This was exactly what I needed for healing: nature to touch, feel, hear, see, and smell. You could still hear the motorcycles, but you could also hear dozens of kinds of birds. I did get surprised when fighter jets took off from the nearby airport. Those things are loud.
We are two happy campers now, and I happen to know Lee is going to get even happier later tonight! Stay tuned…
Judging from my stats, people are getting tired of my beachy posts about nature in South Carolina. Unfortunately, that’s all I have right now, since the rest of my brain is in total shutdown mode, which has not made me popular with folks who want me to do things. But, I needed a break.
So, today was a real vacation day! Lee and I went on a long boat tour to North Island, an uninhabited place an hour by boat from Georgetown, from where we embarked. It was most definitely NOT a fancy boat, but it did the job.
We were promised lots of bird sightings, and we did get those, though on the way out to North Island, the water was a bit choppy for photography. I did learn my lesson last time, and got a seat near the front of the boat. That meant a bit of splash got on us, but if you’re on a small boat, you need to expect to get wet at some point!
They had a naturalist doing the narration, and she was not as cheesy as the previous tour guide was. She did have a few ghost stories, since she’s written three books on it, but really had a lot of interesting history of the area to share. There’s some old stuff in this area! She also shared a lot of information about rice plantations, so I feel full of the knowledge.
We eventually got to the island and embarked on an excursion on the beach. I found one really nice shell, then got sort of dazed by how many colors of oysters they have on that beach, and I did get a few of those.
I was there more to look at living things, and I was not disappointed at this interesting beach. I’m glad I wore my sandals, because the beach was littered with jellyfish, but also had a lot of fascinating patterns of water, since it was low tide. The most beautiful things I saw were blue crabs, though. We had a lot of fun looking for them among the rocks in the jetty. There was lots of seaweed, barnacles, and other interesting stuff. The weirdest thing, though, was this area of clay, really slippery clay. I am going to have to look up what’s up with that.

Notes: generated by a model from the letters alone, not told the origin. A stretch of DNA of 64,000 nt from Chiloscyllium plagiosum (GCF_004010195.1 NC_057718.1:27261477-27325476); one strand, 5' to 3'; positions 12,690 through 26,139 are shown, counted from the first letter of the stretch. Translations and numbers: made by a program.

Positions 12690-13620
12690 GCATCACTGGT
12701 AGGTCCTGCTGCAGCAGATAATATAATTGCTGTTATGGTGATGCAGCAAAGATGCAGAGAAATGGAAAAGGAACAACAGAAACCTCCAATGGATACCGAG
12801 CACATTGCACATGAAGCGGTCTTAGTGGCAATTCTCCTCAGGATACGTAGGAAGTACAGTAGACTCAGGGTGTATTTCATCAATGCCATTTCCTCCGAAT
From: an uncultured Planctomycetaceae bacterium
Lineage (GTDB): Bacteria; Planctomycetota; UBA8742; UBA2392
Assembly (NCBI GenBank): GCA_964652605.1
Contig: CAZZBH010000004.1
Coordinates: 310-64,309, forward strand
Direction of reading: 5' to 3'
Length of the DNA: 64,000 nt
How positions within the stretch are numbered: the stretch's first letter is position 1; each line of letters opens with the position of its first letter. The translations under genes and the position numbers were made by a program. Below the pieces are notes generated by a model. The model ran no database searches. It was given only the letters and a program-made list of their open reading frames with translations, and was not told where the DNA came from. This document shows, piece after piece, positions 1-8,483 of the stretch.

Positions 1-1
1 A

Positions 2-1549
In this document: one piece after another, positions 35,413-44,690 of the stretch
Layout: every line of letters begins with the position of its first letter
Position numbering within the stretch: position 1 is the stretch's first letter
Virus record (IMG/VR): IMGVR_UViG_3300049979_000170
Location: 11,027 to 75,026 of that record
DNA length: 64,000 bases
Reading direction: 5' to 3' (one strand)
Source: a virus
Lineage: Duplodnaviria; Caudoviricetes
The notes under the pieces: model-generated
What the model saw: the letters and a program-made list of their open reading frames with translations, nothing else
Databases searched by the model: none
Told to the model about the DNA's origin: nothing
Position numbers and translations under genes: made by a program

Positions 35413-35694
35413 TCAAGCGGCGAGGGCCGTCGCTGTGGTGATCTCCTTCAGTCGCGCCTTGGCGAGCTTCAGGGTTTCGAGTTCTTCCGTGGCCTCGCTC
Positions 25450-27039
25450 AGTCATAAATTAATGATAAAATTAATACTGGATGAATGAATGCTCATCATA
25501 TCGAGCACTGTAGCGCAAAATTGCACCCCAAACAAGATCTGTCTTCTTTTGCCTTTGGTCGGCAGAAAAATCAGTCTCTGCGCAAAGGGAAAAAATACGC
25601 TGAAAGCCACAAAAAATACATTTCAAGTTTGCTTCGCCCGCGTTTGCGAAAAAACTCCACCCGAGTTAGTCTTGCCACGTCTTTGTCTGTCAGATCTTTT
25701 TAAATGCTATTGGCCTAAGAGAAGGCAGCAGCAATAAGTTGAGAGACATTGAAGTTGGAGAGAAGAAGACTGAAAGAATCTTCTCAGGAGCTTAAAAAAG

I really enjoyed watching the crabs crabbing along and interacting with each other. They are so blue! I also found a number of hermit crabs in moon shells, but I put them back in the water before taking any photos. I sure hope no one picked those up thinking they were empty, because they are in for some bad smells, and bad karma, I guess.
Of course, I wanted to find birds. I don’t think I ever saw so many pelicans in my life, and they were a lot of fun, splashing, diving, swimming, and flying.
There were also many gulls, particularly laughing gulls, who were also swooping, diving, and swimming. They were quite loud. They are entertaining and beautiful birds.
There were also many beautiful shore birds, but we didn’t see egrets and herons on the island (there were plenty on the beaches near the old rice fields, though). I think there were sandpipers and plovers, including another black plover.
There was one more bird we were promised a sighting of, and that was the bald eagle. You can sure tell they are on the comeback trail, because we saw multiple birds (plus a couple of ospreys and one juvenile bald eagle). No, these are not great pictures, but that’s all the ole iPhone X can manage.
It was nice to just ride along and look at the scenery, even though it wasn’t a really beautiful day or anything. I haven’t been on boats in the ocean but one other time, when Anita and I took that tour of marshes. I enjoyed the relaxation aspect of being on the water as much as anything else.
Even the loud motorcycles didn’t ruin my mood. Going to the island was a really different and pleasant activity. I’m going to share a couple of more photos, just because the island was so ruggedly beautiful.
Here’s another blog just chock full of photos, and not all of them are nature. It’s all good though. We just had a long day of visiting a variety of sights and sites.